In cases of epidemiological studies with relatively small sample sizes in some (almost all) of the areas, the classical estimators of the morbidity rates show high variability, and spatial disease mapping models overcome that by borrowing strength from spatial *neighbours*. One rationale is that the spatial random effects used to implement such borrowing of strength are proxies for unobserved risk factors that vary smoothly in space. Models used in disease mapping are usually generalized linear mixed models (GLMM) formulated within a hierarchical Bayesian framework, and Poisson or Binomial likelihood is often assumed for data in the form of counts of cases for each areal unit. Neighbourhood information is explicitly incorporated into the model by means of an appropriate prior specification.

The seminal work of Besag, York, and Mollié (1991) provides a pair of area-specific random effects to model unstructured heterogeneity (extra-Poisson variation) and spatial similarity. The Besag-York-Mollié (BYM) model is an extension of the intrinsic conditional autocorrelation (CAR) model, a well known Gaussian Markov random field (GMRF) prior in disease mapping. In the same field, Leroux, Lei, and Breslow (2000) (LLB) proposed a conditional autoregressive prior incorporating a spatial correlation parameter, with its extreme values corresponding to pure spatial and pure unstructured residual variation. One important aspect of the CAR modelling is the definition of the so-called neighbourhood matrix, which characterises the spatial structure of the data at hand, and is based on the concept of *neighbours*. Griffith (1996) highlights the importance of the selected specification of the neighbourhood in spatial analysis of areal data.

The debate on the definition of *neighbours* can be traced back to Besag (1974). Others have worked in defining *neighbours* in several different ways, Besag et al. (1991) defines *neighbours* as those regions sharing a common boundary, Best et al. (1999) uses the distance between the centroids of local areas to define neighbourhoods, while Lee and Mitchell (2013) work on cases in which one area is disparate from its *neighbours* and implement local adaptive spatial smoothing.

Recent work from Etxeberria, Goicoa, and Ugarte (2018) has approached this problem from a different angle, by using two or more related diseases. The bibliography therein shows clearly that this is also an area with important recent developments. For a more detailed explanation of multivariate Gaussian Markov random fields refer to MacNab (2018).

Most of the research in disease mapping is related with diseases resulting from environmental exposures, such as respiratory complications and cancer. Those extrinsic disease determinant factors vary smoothly in space, and using some kind of spatial proximity, either by adjacency or by distance, between areas in the definition of *neighbours* has therefore provided good results. In cases in which no spatial positive autocorrelation is displayed by the data, the neighbourhood matrix as it exists today may not be adequate. The similarity-based GRF approach, proposed by Baptista et al. (2016), replaces the neighbourhood-based GMRF approach. The structure of the conditionals is maintained, but the smoothing and borrowing strength mechanisms are now based on the similarity of the areas, regardless of their relative location in space.

Another approach to the same aspect is proposed by Congdon (2008), where it is argued that uniform borrowing of strength based simply on proximity or contiguity may not be appropriate when there are discontinuities in the spatial pattern of health events or risk factors; for instance, a low mortality area surrounded by high mortality areas. Such discontinuity may often reflect spatial discontinuities in risk factors, whether observed or unobserved. An area showing such discontinuity may have a distorted smoothed rate when smoothing is towards the local mean.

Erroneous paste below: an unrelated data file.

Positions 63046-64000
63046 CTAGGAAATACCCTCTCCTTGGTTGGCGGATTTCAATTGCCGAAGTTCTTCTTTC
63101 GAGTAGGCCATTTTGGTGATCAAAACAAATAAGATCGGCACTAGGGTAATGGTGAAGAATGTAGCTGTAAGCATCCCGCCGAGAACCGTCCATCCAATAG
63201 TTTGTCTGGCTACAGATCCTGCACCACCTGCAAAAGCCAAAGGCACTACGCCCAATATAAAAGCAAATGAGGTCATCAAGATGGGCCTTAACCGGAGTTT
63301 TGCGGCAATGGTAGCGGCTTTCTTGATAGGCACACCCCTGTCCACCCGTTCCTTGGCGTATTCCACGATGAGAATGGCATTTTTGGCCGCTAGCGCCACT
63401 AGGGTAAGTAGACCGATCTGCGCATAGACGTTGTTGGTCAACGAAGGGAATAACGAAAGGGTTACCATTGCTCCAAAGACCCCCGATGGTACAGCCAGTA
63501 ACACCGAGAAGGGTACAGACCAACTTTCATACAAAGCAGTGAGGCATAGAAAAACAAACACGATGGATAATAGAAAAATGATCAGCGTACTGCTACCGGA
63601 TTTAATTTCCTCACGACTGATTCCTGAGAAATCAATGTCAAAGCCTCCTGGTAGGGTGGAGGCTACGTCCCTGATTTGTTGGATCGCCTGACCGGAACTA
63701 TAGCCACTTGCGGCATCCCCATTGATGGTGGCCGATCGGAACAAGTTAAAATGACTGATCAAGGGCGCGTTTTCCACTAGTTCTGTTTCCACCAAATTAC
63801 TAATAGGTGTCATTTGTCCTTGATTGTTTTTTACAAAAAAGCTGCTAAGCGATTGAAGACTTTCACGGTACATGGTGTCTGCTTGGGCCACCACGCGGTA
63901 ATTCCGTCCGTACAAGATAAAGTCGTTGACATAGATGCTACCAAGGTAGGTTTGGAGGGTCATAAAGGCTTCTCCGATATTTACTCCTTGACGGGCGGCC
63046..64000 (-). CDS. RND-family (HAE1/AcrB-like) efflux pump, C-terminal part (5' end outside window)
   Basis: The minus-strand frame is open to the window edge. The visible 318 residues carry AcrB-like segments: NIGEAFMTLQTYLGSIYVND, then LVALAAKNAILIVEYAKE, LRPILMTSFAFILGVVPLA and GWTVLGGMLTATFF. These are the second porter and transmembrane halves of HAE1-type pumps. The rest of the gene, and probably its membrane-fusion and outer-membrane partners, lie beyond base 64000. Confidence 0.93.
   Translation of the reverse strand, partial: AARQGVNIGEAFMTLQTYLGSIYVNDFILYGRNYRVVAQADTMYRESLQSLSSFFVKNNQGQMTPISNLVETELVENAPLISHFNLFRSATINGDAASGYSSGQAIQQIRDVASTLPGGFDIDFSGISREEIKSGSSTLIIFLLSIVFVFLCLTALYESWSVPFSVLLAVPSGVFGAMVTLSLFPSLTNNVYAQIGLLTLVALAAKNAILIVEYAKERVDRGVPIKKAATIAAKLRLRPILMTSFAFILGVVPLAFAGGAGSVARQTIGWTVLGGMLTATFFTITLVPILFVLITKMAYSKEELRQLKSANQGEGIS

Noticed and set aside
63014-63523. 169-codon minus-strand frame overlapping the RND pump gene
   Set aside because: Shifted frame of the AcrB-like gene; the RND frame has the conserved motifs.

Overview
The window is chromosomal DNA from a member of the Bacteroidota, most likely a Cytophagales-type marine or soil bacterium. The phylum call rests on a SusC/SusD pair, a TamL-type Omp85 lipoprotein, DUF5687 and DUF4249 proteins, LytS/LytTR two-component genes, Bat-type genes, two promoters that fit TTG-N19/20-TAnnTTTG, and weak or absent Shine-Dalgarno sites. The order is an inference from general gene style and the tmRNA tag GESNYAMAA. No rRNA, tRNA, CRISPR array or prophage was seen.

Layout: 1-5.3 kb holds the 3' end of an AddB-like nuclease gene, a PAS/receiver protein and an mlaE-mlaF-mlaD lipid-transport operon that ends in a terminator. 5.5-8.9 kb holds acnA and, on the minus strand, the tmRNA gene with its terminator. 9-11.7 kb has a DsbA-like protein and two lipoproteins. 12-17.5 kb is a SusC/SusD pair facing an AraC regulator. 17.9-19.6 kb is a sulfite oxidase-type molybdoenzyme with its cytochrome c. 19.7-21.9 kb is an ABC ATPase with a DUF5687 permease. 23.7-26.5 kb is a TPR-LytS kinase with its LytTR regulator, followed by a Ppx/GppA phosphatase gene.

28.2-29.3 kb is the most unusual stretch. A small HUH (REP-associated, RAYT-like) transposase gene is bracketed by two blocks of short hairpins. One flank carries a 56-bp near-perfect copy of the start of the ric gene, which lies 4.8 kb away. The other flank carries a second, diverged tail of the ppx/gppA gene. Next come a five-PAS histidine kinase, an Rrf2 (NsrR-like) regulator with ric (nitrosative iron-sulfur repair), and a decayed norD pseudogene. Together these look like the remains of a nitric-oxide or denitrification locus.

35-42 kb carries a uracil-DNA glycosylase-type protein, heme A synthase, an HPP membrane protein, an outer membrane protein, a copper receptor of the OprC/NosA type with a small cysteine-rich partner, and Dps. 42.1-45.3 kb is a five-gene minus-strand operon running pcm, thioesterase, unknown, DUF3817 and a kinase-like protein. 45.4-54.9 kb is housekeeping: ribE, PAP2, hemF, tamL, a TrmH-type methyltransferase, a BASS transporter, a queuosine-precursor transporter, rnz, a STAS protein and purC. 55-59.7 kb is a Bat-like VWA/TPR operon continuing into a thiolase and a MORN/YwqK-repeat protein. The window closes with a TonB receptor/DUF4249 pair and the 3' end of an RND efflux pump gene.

The datasets mentioned before (BMI in Portugal and health outcomes problems in London) illustrate the implementation of these techniques. We will present results of the implementation of the above two mentioned models. The data will provide an introduction to the data, and will introduce the basic model as proposed by Leroux, Lei, and Breslow (2000). A similarity-based Gaussian random field model will provide an overview of the similarity model while A Spatially Adaptive Conditional Autoregressive Prior - Modifying uniform association and borrowing of strength will provide an overview of the adaptive model. Results will provide the results of the application of both models to the BMI data collected by the EpiDoC1 study (Rodrigues et al. 2015) and to health outcomes data for London. Conclusions will end with a summary discussion.

## The data and the basic model

### The data

Rodrigues et al. (2015) provide the proportion of adults (non-institutionalised people with ≥18 years old, living in private households in Portugal), with a prevalence rate of overweight people to be 35.1%, as measured by the BMI (calculated based on the World Health Organization guidelines). In this paper the study region consider is mainland Portugal, excluding Islands (Madeira and Azores), which is partitioned into 28 units (areas) called NUTS 3 (Nomenclature of territorial units for statistics, as defined by Eurostat, the European statistics authority, corresponding to the third level territorial units aggregation).

As in other developed countries, an association with income and BMI was found in Portugal. Higher income people tend to have a lower BMI. However, at the aggregated level, the PcPp does not show a correlation with the number of cases in each area, as it will be shown in Results. PcPp has the value 100 at the national level; areas with values below 100 have a lower than national per capita purchasing power. We may be in the presence of the well-known “ecological fallacy” (Wakefield and Lyons 2010), which refers to the difference between estimated associations on ecological- and individual-level data.